Is Jay Cutler Worth His New Contract?
It’s very easy for a fantasy football player to view the NFL world with a fantasy football mindset.
Don’t have a quarterback for Week 11? No problem, go ahead and hit the waiver wire and pick one up. Did your running back get hurt? Just start the one that you had riding the bench, who was set to rush for over 1,000 yards this season anyways.
The business of the National Football League doesn’t work that way. If a player goes down, you’re (the team) forced to start someone who, at times, has little or no experience. And if a player’s contract is up, it’s not as simple as hitting the wire to get another starting-caliber guy. You have to think about every possible angle, more than you’d even imagine while managing a fantasy football team.
I’m not saying that everyone thinks this way, but judging by some of the reactions on Twitter today when it was announced that Jay Cutler would be a Chicago Bear for seven more years, the thinking that players are easily replaceable certainly exists.
And no, it’s probably not a direct result of fantasy football, though I’m sure that could play a subconscious role. The bottom line is that fans often times don’t see the other side – the other result – of a transaction. They don’t look at the opportunity cost of foregoing a particular front office move.
To me, that’s what’s going on with Jay Cutler in Chicago. There’s a hefty split amongst folks who think Cutler’s overpaid and not worthwhile compared to those who believe Chicago’s signing was a smart one.
I’m part of the latter group.
Does the Deal Line Up With the Metrics?
It was reported today that Cutler re-signed with the Bears on a seven-year deal, one that takes him through the 2020 season with Chicago. According to Rotoworld.com, it’s one that would allow the Bears to have some flexibility after three seasons, and during that time, Cutler will average about $18 million a year. That’s around the same type of money Tony Romo makes, which is top-six or -seven cash at the quarterback position.
Cutler’s played eight years in the NFL, five in Chicago. Before comparing him to some of the passers making similar money, let’s take a look at how he’s performed so far throughout his career using numberFire metrics.
|Drop Backs||Passing NEP||Passing NEP/Drop Back||Successes||Success Rate|
It hasn’t been pretty, but throughout his career, Jay Cutler has added .05 expect points per drop back for his two teams, including a 46.16% Success Rate (Click here to read more about these metrics). He’s never been a huge detriment to his team, as his -9.88 Passing Net Expected Points (NEP) total in 2012 was the worst season he’s had in his career. For some comparison, a -9.88 Passing NEP is about seven points worse – one touchdown – than Ryan Tannehill’s 2013 season.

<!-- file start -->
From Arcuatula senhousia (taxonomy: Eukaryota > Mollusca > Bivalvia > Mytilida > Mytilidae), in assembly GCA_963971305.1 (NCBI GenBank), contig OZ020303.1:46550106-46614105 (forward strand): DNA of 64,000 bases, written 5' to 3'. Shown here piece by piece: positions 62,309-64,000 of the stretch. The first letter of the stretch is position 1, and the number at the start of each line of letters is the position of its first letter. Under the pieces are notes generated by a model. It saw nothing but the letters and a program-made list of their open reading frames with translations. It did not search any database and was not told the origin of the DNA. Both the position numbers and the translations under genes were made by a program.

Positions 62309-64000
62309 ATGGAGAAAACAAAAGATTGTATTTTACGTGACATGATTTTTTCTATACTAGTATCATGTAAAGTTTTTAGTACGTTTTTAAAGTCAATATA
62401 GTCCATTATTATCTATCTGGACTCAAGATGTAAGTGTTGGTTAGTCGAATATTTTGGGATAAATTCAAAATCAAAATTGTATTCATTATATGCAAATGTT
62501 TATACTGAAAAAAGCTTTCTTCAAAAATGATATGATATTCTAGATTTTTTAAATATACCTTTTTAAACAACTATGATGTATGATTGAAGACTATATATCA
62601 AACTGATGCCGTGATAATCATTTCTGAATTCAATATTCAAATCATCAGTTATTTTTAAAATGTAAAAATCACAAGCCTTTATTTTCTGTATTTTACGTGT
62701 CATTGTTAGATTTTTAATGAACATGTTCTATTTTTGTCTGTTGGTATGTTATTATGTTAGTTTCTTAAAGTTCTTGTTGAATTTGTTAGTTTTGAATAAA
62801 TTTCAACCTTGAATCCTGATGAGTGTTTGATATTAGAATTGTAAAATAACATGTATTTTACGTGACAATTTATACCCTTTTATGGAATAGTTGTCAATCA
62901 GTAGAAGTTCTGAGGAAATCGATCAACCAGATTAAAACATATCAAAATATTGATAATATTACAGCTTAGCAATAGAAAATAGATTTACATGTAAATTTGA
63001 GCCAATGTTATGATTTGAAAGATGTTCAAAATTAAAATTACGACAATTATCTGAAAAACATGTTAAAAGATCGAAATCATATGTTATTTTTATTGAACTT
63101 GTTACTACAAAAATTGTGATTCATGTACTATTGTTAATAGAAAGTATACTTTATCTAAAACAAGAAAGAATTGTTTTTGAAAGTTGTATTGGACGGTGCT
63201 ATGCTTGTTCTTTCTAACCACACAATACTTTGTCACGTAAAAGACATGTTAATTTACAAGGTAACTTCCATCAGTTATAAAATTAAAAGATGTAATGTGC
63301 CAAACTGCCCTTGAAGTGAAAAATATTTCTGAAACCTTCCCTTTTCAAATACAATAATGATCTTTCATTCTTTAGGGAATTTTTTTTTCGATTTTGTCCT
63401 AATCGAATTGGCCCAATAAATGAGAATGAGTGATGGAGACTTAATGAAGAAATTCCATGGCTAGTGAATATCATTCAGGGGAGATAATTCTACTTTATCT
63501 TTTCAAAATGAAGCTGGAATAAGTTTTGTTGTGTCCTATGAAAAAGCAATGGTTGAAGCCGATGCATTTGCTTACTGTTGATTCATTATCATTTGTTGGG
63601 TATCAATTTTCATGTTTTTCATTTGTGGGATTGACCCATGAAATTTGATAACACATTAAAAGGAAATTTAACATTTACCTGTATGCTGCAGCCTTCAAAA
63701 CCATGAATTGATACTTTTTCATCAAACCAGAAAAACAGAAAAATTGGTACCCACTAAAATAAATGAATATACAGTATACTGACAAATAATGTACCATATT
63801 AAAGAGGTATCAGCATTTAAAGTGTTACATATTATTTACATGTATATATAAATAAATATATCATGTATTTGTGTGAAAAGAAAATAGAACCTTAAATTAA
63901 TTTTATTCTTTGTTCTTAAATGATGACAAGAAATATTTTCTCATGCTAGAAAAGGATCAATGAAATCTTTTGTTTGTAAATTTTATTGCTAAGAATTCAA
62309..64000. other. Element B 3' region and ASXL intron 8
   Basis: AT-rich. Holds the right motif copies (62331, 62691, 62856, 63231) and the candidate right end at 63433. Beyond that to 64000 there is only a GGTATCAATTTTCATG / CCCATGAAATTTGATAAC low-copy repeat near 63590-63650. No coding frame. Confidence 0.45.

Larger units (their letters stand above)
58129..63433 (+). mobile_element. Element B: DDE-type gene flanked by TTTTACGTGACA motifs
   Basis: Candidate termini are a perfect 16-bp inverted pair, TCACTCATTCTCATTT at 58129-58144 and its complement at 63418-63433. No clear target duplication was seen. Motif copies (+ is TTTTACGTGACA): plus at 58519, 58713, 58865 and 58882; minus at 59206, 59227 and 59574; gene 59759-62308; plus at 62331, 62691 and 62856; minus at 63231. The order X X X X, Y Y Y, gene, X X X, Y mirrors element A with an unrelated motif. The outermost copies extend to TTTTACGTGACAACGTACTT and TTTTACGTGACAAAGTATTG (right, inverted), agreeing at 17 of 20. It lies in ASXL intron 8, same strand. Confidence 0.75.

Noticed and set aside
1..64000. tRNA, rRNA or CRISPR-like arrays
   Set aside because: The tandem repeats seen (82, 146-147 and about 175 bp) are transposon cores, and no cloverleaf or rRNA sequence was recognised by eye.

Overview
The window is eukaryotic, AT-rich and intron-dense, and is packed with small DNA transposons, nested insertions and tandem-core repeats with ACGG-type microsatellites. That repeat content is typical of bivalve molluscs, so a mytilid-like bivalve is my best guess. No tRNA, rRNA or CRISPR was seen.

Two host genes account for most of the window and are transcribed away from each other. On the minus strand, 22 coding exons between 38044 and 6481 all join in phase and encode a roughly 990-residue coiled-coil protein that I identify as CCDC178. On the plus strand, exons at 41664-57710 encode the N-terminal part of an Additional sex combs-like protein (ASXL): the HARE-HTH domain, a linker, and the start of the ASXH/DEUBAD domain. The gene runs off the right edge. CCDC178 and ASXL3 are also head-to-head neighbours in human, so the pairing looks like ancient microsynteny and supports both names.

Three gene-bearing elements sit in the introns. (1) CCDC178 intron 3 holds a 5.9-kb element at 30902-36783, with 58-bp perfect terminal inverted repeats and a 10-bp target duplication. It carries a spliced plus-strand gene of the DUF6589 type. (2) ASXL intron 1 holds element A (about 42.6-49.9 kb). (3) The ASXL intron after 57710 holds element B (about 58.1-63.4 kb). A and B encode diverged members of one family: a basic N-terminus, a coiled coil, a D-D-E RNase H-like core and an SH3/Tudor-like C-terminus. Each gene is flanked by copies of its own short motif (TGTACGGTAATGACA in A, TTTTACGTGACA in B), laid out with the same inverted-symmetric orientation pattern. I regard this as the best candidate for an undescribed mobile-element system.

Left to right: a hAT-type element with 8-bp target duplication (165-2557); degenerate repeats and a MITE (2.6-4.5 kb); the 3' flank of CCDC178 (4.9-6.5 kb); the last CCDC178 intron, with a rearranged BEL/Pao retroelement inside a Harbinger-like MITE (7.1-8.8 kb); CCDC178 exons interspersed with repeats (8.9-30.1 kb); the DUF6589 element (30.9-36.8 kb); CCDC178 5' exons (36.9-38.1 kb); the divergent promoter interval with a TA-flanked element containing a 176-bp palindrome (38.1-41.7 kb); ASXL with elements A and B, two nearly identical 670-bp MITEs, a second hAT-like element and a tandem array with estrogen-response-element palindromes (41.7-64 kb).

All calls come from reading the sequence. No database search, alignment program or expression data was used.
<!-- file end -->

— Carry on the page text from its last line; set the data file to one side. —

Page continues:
We’d almost expect these types of numbers from Cutler. A couple of Pro Bowl-worthy seasons mixed in with slightly above average play. That is, in the end, Jay Cutler in a nutshell. He’s always had the talent to be a top passer, but he’s only showed it off in small instances throughout this career.
Now, to give you an even better idea of how he’s performed, I thought it’d be interesting to see how his metrics stacked up against the recent high-end quarterback market. Why? Well, doing this type of exercise can at least show us if Chicago’s move was smart in relation to moves being made by other NFL franchises. And if Cutler’s metrics line up with some of these passers, we can at least take away any feeling of this being an absolute horrible signing.
|Player||Drop Backs||Passing NEP/Drop Back||Success Rate|
Overall, Cutler seems to fit well within this group, though you'd argue that he's the third-best passer among the four. Not surprisingly, Cutler analytically lines up with Flacco more so than Romo and Ryan, seeing similar per drop back numbers and a slightly better Success Rate, which measures the number of passes that contribute positively for a team's offense. The main difference between Cutler and Flacco is, obviously, wins, which transitions us nicely into the next section.
Cutler Doesn’t Win
Perhaps my least-favorite argument in all of football is, “But he doesn’t win games.”
On one hand, writers, analysts and fans preach that the game of football is the most team-oriented one in all of sports. Yet, on the other, we have people citing win-loss records with quarterbacks, as if these passers single-handedly control the destiny of every team they play on.
I compared Cutler to Romo, Ryan and Flacco above, showing that his metrics line up best with Flacco over the other two. But the difference to people reading this is that Flacco got his deal because he “wins”, whereas Cutler hasn’t done that.
That’s not incorrect: Flacco’s team wins more than Cutler’s. Throughout his six-year career, Flacco has led the Ravens to an impressive 62-34 record, while Cutler has brought his teams to a barely above average 56-48. Flacco has made the playoffs in all but one year (2013). Cutler has made the playoffs once, losing the NFC Championship to the Packers in 2010 (he was also injured during that game).
But, like I mentioned, the NFL is a team game. Just to show you that this is the case, I compiled the rankings for Joe Flacco’s team vs. Jay Cutler’s team, providing a quick comparison. I looked back to 2007 for Cutler, as he played just five games during his rookie season. Flacco’s team metrics begin in 2008, when he was a rookie.
I quickly analyzed two categories: the teams’ Rushing Net Expected Points and the teams’ Defensive Net Expected Points. Because you can see how these quarterbacks performed above (similarly) there was no need to add Passing NEP to the chart.
In addition, these rankings are adjusted for strength of schedule.
|Bal RNEP||Bal DNEP||Den/Chi RNEP||Den/Chi DNEP|
As I mentioned earlier, Jay Cutler’s made the playoffs in just one season of his career, 2010. That season was the first time Cutler had any semblance of a defense, as Chicago’s defensive squad ranked third in the league in Adjusted Defensive Net Expected Points.